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Haze worsens as Singapore, parts of Indonesia covered in smog

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The haze from Indonesian forest fires intensified Tuesday afternoon, driving the pollution gauge in parts of the country to hazardous levels and blanketing downtown Singapore with a layer of smog.

[JAKARTA] The haze from Indonesian forest fires intensified Tuesday afternoon, driving the pollution gauge in parts of the country to hazardous levels and blanketing downtown Singapore with a layer of smog.

The pollution index at Palangkaraya in Central Kalimantan province reached 1,990.4, more than five times the "hazardous" air quality base level of 351, according to data from the Meteorology, Climatology and Geophysics. In the West Kalimantan city of Pontianak, the gauge was at 481.64. In Singapore, the three-hour index rose to 125 as of 3 pm, entering the "unhealthy" level as of 1 pm.

Indonesia's enforcement of its laws against plantation owners is key to resolving the haze that covered parts of Southeast Asia in the past few weeks, Singapore's Environment Minister Vivian Balakrishnan said on Friday. The smog led the city-state to cancel outdoor events and flights were diverted across the region.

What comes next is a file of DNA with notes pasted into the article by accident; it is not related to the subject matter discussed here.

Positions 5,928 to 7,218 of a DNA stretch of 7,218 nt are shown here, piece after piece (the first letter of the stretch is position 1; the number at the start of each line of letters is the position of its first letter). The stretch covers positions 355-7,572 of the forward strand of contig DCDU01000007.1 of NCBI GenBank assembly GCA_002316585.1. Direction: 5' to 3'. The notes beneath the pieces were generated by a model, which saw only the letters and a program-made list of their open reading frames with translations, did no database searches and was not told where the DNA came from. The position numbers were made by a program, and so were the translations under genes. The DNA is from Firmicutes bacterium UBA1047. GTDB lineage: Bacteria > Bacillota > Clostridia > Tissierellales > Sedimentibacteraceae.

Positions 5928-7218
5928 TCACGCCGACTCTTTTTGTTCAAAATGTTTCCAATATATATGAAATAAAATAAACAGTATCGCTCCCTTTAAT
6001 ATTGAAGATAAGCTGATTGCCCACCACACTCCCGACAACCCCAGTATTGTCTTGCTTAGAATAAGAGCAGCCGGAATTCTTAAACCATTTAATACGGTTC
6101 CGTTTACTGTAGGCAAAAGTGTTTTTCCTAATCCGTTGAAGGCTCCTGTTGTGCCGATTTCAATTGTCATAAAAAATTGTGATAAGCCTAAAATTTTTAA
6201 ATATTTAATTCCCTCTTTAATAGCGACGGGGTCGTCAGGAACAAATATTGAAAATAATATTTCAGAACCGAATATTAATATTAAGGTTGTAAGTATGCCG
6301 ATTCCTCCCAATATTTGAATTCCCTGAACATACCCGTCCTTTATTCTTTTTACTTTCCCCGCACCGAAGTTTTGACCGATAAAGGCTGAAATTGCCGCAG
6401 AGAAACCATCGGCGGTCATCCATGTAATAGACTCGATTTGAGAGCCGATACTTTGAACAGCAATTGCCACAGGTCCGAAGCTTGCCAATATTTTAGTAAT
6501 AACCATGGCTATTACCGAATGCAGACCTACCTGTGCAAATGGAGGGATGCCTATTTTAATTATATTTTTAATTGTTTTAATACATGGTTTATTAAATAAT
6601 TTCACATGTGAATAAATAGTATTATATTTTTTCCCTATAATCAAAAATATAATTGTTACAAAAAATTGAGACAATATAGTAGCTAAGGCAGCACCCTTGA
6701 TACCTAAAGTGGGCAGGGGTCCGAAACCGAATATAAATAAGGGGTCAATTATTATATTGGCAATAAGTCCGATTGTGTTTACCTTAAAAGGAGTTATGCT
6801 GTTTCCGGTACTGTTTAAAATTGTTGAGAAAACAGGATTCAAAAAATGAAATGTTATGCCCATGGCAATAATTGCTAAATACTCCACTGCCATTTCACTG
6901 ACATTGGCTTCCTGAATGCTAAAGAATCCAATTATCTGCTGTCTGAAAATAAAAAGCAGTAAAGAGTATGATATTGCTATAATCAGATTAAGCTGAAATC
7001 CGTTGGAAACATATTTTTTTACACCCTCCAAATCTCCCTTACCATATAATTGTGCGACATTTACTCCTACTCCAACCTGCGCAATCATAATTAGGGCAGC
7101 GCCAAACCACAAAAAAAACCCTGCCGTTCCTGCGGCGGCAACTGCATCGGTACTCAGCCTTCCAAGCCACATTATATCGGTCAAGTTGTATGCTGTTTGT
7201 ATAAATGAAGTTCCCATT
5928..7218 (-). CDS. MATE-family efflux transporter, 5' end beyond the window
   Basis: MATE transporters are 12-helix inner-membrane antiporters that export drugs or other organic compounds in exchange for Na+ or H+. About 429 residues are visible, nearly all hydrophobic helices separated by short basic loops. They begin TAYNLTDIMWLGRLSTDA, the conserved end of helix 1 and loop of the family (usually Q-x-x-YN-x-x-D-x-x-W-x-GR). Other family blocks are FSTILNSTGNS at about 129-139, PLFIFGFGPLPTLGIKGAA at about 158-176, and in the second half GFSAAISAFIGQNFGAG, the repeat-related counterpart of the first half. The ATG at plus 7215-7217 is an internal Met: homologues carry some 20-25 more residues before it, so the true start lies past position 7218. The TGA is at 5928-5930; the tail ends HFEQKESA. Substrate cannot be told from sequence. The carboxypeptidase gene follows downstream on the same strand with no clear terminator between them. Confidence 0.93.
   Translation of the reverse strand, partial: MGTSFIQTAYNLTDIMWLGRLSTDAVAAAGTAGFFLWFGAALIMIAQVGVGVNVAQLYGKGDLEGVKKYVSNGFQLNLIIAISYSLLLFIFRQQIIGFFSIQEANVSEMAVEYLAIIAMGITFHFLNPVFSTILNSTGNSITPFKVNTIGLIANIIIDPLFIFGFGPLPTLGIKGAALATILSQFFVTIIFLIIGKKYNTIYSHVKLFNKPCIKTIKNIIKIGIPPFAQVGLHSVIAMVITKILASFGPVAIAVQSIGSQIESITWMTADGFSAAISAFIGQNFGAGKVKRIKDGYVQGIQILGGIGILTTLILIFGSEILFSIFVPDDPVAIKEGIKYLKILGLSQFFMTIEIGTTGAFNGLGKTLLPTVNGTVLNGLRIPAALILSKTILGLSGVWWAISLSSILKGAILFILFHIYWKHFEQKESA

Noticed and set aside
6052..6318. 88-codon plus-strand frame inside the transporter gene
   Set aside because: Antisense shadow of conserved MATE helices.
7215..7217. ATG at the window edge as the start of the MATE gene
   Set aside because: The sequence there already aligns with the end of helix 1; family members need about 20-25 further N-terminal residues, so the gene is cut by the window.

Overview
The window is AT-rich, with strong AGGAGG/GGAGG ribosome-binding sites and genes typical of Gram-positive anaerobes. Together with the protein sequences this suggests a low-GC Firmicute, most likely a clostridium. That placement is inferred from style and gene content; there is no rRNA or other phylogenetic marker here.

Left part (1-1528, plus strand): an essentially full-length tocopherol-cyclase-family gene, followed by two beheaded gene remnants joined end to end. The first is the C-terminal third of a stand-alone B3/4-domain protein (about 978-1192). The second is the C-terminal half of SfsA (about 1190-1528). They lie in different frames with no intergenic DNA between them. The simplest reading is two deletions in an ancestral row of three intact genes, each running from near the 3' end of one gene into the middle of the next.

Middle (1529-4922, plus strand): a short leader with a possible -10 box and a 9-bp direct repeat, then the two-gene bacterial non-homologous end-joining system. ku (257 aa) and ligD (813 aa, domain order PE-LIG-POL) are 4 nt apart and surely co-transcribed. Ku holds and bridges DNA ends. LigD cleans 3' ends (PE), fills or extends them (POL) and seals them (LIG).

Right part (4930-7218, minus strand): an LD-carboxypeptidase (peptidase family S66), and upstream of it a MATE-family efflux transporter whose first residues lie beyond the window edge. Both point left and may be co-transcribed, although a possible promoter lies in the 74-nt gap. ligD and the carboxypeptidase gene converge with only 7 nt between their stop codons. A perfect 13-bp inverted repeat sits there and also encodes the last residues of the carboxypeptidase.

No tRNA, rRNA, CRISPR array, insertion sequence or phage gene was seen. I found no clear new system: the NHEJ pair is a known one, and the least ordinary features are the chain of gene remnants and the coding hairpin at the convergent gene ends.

Seven flights at the Kuching International Airport in the east Malaysian state of Sarawak were also affected due to low visibility because of the haze, state news agency Bernama reported.

Indonesia last week set a 14-day deadline starting to extinguish fires in Riau, and a 30-day target for South Sumatra and Jambi. The government has detained suspects in companies in various parts of the country.

Indonesia will take firm action on concession holders and blacklist directors, commissioners and owners involved in forest fires, Luhut Panjaitan, coordinating minister for politics, law and security affairs, said on Wednesday in Jakarta, adding he was betting his reputation on the matter.

The haze led organizers of the Formula One race in Singapore over the weekend to add contingency plans such as selling N95 masks at cost and having medical personnel on standby for haze-related conditions.

BLOOMBERG